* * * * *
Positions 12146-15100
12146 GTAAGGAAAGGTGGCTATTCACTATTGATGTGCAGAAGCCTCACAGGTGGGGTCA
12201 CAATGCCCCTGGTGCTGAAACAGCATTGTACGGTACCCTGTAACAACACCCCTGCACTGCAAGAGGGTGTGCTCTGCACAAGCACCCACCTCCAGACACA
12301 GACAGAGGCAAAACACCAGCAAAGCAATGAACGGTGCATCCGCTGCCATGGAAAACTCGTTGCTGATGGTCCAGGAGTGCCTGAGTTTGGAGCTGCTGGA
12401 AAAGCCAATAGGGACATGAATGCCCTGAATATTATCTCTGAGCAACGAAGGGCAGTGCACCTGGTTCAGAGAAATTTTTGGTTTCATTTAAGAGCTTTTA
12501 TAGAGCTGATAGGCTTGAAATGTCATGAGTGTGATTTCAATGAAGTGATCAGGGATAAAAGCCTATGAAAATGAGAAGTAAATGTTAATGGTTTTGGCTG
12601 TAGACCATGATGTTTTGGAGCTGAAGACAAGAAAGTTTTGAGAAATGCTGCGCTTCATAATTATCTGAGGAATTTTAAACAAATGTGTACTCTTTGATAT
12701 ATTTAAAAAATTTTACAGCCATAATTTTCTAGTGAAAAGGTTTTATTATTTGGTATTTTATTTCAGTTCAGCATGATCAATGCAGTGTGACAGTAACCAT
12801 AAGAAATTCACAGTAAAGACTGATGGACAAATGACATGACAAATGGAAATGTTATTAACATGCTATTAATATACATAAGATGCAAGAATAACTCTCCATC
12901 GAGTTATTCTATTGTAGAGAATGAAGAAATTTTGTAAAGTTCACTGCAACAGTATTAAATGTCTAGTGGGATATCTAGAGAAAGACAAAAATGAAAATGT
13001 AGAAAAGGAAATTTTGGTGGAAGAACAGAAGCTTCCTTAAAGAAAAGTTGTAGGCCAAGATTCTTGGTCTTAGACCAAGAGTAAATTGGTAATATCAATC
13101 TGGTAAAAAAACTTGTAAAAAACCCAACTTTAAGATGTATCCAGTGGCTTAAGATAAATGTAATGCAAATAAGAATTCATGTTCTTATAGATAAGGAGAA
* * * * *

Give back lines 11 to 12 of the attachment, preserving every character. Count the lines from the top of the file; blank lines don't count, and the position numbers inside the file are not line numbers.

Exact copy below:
13001 AGAAAAGGAAATTTTGGTGGAAGAACAGAAGCTTCCTTAAAGAAAAGTTGTAGGCCAAGATTCTTGGTCTTAGACCAAGAGTAAATTGGTAATATCAATC
13101 TGGTAAAAAAACTTGTAAAAAACCCAACTTTAAGATGTATCCAGTGGCTTAAGATAAATGTAATGCAAATAAGAATTCATGTTCTTATAGATAAGGAGAA